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Improving Individual Performance Effective Performance

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					   Improving Individual Performance:
Effective Performance Management for
              Small States

            Presented by
          Curt P. Wellington
• A Performance Management System is a
  “framework of policies and practices”
  established for “planning, monitoring,
  developing, evaluating and rewarding both
  individual and organizational performance and
  for using performance information in making
  personnel decisions.”
  – Title V of the US Code of Federal Regulations (CFR)
      Why implement a Performance
         Management System?
• The process is intended to clarify what employees are
  expected to accomplish and to help them understand how
  their efforts contribute to the organization’s mission.

• Secondly, when the performance dimensions are job specific,
  it gives an employee and his or her supervisor a basis for
  objectively discussing performance for coaching, and for
  modifying performance plans as circumstances change.
   – Risher, Howard and Fay Charles H.Managing for Better Performance:
     Enhancing Federal Performance Management Practices
• “If done well, performance management can
  assist in communicating organizational goals
  and employee expectations, identifying
  developmental and training needs, and
  assisting with the retention of good
  employees.”
  – Neil E. Reichenberg, Executive Director, IPMA-HR.
• The practice of performance management is
  developed on a framework of …
  – Planned goals
  – Performance standards
  – Competency frameworks
       Framework used in Botswana


• At the Ministerial level
  – Development of strategic plans tied to the
    country’s Vision 2016 developmental plan
  – Development of annual performance plans
  – Mid-year progress reports reviewed by committee
    headed by country’s vice-president
             Competency Framework

Target Groups
• Senior Managers (grades: D.2, D.1, F.2, F.2, F.0)
• Middle Managers (grades: C.2, C.1, D.4, D.3)
• Supervisors (grades: C.4, C.3)
• Non-Managers (grades-A.3, A.2, A.1, B.5, 4,3,2,
  B.1 )
                Senior Managers
Target Positions           Competency Clusters
•   Snr. Asst Directors    • Change Leadership Skills
•   Asst Directors         • Relationship Management
•   Director                 Skills
•   CEO/ General Manager   • Strategic Thinking, Planning
•   Pvt. Secretary           and Leadership
•   Perm Secretary         • Resource Management
                             Skills
•   Deputy P. S
                           • Performance Management
•   Under Secretary          Skills
                           • Personal Effectiveness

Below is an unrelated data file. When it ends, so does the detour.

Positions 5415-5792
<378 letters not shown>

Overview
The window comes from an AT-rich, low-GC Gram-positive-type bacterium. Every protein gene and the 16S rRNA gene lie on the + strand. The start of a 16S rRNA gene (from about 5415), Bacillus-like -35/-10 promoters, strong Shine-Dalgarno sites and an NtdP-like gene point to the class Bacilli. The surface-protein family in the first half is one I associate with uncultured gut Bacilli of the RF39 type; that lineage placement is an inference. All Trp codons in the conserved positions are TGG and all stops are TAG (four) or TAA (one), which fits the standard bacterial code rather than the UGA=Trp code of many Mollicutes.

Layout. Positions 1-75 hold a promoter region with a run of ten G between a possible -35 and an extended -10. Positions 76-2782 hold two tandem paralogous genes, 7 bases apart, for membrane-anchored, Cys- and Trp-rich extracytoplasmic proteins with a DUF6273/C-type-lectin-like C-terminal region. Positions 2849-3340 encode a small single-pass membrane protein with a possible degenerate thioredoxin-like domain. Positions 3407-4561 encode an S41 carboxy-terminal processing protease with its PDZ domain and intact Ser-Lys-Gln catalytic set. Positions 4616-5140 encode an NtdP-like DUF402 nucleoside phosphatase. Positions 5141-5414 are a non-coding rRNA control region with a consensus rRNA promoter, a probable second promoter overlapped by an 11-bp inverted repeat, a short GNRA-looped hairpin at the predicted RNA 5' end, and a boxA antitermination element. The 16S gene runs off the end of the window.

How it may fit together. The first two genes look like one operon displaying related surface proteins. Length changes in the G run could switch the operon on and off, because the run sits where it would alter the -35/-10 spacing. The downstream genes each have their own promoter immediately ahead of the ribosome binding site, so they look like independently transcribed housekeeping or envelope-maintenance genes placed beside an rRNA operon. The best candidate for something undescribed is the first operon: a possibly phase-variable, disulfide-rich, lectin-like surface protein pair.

Middle Managers
• Professional Staff       Competency Clusters
• General Administrative   • Strategic Management and
  Staff                      Leadership Skills
• Technical Staff          • Communication Skills
• Artisan Staff            • Interpersonal Skills
                           • Information Technology
                             Skills
                           • Research and Statistical
                             Skills
                           • Managerial Skills
                           • Personal Effectiveness
    Developing Performance Standards

• Performance standards should be written in terms of
  specific measures that will be used to appraise
  performance in (and for) your Ministries.
   – e.g. Quantity, Quality, Time, Cost-effectiveness


• They should answer the question, “How will the
  employee and the performance manager know when
  the employee is meeting or exceeding expectations
  for his/her position?”
            Performance Appraisals vs.
            Performance Management


• Performance appraisals focus on the year-end rating
  made by a manager of an employee who reports
  directly to him or her. Performance appraisals are
  based on judgment. They are an “event,” generally
  “conducted” once a year. And they are backward
  looking. They are not designed to improve
  performance.
• Performance management is a broader, more
  comprehensive process that is future-oriented.
• It starts with performance planning discussions and
  focuses on planned performance, with a goal of
  improvement over the prior year
   – Managing for Better Performance: Enhancing Federal
     Performance Management Practices
      • Risher,, Howard and Fay Charles H.
                      Remember …

• A Performance Management System is a tool that can be
  used by managers to improve their effectiveness.
• It is NOT a form that should be completed only at the end of a
  year.
• Its output should reflect the ongoing performance
  conversations that managers must have with their staff
• Performance goals should reflect the alignment between
  individual and departmental or Ministerial goals.
• Performance standards should be aligned across similar
  functions in the Ministry.
• While your ultimate goal may be effective service delivery, let
  your immediate concerns be the development of your staff.

• Use the competency frameworks to identify and
  subsequently, to address the performance gaps.

• Above all, COMMUNICATE, COMMUNICATE, COMMUNICATE.
• Thank You Very Much

				
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